DeSantis said Wednesday that he would bring the Floridians from the Zaandam into the state and find a way to "deal with" foreign nationals on the ships in order to avoid using resources in South Florida, which is the epicenter of the state's coronavirus outbreak.
The governor previously said he didn't want any of the cruise ship passengers to disembark in the state but said he changed his stance after learning there were Floridians and other U.S. citizens on board.
"We were concerned about a deluge into the hospitals but I think it turns out that there will probably be some who will need to go but it's very, very manageable and the local hospital system thinks that they can handle it," DeSantis said.
The Zaandam, owned by Carnival's Holland America Line, is carrying 1,243 passengers, including 305 U.S. citizens and 247 Canadians, according to Port Everglades. Among the Americans are 49 Florida residents.
Four people have died on the Zaandam since it departed Buenos Aires, Argentina, on March 7 for a trip that was expected to end in San Antonio, Chile, on March 21. It has been denied ports to disembark passengers due to the global coronavirus pandemic.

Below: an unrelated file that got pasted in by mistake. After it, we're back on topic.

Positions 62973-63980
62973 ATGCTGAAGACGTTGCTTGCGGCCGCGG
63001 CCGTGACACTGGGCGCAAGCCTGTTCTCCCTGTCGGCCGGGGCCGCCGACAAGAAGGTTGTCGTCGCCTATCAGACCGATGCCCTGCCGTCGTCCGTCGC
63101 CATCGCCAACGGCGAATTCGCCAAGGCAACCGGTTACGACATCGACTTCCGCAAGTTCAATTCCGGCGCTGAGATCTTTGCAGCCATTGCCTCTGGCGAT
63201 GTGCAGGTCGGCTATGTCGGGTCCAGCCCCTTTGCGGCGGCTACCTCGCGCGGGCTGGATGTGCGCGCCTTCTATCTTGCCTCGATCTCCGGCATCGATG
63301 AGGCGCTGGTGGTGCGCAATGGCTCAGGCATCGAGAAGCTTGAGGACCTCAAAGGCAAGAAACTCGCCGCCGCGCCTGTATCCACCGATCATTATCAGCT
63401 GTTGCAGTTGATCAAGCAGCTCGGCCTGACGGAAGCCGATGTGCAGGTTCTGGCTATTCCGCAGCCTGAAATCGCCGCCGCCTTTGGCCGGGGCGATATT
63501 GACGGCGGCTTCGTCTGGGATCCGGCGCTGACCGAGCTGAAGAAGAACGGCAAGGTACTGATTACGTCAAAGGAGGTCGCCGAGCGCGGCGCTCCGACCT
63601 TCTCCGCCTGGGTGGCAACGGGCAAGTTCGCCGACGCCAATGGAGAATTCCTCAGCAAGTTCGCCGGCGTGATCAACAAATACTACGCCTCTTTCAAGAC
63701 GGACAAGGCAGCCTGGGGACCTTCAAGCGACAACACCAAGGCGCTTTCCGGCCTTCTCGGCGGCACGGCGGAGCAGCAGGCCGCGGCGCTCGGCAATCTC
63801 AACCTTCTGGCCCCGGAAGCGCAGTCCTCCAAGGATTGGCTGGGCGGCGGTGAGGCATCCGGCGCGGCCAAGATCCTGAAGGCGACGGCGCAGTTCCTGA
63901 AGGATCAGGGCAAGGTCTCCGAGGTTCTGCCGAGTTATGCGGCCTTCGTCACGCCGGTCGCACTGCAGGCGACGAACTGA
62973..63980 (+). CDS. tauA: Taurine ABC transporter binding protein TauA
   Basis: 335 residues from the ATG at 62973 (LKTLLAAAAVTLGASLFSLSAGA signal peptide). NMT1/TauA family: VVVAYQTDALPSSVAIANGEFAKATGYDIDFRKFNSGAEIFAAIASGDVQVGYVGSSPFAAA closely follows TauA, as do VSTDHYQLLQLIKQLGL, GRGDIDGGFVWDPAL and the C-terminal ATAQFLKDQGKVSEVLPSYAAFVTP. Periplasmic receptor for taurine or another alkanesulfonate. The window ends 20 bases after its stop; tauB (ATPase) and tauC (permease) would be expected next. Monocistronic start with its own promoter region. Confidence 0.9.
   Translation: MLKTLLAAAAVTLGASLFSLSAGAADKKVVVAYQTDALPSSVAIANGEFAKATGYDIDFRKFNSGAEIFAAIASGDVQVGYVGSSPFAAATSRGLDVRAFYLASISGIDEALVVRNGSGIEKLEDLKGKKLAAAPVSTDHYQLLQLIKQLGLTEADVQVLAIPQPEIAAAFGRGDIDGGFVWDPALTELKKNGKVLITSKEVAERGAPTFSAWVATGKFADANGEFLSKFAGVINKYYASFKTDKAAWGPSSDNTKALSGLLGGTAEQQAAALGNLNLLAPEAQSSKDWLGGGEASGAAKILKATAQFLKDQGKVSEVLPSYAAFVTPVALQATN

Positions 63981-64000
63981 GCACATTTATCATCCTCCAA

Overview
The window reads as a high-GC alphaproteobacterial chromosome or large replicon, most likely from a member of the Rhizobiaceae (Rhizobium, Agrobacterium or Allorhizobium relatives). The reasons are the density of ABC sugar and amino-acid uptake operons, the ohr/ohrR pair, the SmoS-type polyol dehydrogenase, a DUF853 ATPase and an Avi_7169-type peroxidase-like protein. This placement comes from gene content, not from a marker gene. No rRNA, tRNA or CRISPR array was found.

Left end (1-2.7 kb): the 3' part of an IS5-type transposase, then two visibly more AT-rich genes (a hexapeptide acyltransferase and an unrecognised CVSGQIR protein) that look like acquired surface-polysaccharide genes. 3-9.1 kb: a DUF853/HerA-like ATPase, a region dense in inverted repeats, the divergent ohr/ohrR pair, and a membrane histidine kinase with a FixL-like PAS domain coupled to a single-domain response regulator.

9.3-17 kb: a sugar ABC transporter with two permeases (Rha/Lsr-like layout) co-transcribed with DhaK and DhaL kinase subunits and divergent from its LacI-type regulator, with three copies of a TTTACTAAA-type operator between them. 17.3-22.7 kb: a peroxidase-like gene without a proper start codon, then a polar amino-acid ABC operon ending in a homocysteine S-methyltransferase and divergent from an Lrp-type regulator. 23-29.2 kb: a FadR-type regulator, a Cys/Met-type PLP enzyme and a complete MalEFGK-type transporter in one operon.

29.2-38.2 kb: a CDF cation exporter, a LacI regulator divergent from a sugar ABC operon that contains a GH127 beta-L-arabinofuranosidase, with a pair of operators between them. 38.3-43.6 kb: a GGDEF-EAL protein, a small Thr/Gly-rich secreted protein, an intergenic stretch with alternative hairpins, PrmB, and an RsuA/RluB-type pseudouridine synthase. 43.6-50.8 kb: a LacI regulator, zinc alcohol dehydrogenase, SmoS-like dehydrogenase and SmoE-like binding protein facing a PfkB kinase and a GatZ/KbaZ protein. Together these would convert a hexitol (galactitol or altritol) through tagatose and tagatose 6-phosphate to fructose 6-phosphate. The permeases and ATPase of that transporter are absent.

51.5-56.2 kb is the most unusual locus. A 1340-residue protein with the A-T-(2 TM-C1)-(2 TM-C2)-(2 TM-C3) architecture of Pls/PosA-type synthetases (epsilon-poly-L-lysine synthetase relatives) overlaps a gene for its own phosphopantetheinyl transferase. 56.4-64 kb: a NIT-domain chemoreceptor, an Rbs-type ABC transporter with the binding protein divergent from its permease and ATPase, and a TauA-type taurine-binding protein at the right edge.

Healthy passengers on board the Zaandam were then transferred over to another Holland America ship, the Rotterdam, where they have been kept isolated in their new rooms.
U.S. copes with COVID-19 pandemic
The ships are traveling at a speed that would place them near the coast of South Florida by 1 a.m. Thursday and both the Zaandam and the Rotterdam are on the Port Everglades docking schedule for Thursday at 6 a.m. and 7 a.m., respectively.
On Wednesday, Broward County Commissioner Michael Udine said a Unified Command made up of officials from the sheriff's office, the U.S. Coast Guard Customs and Border Patrol and Port Everglades had yet to reach an agreement with the cruise line to allow the ships to dock.
"The Unified Command advised that a suitable plan had not been presented that allows the ship to enter Untied States Waters, secure a berth at the port and protect the public," he wrote.
Port Everglades said the plan must include measures such as disclosure of all illnesses and temperature readings for all disembarking crew and passengers as well as for the cruise line to arrange and pay for personal protective equipment for staff, disposal of waste and disinfection of the ships.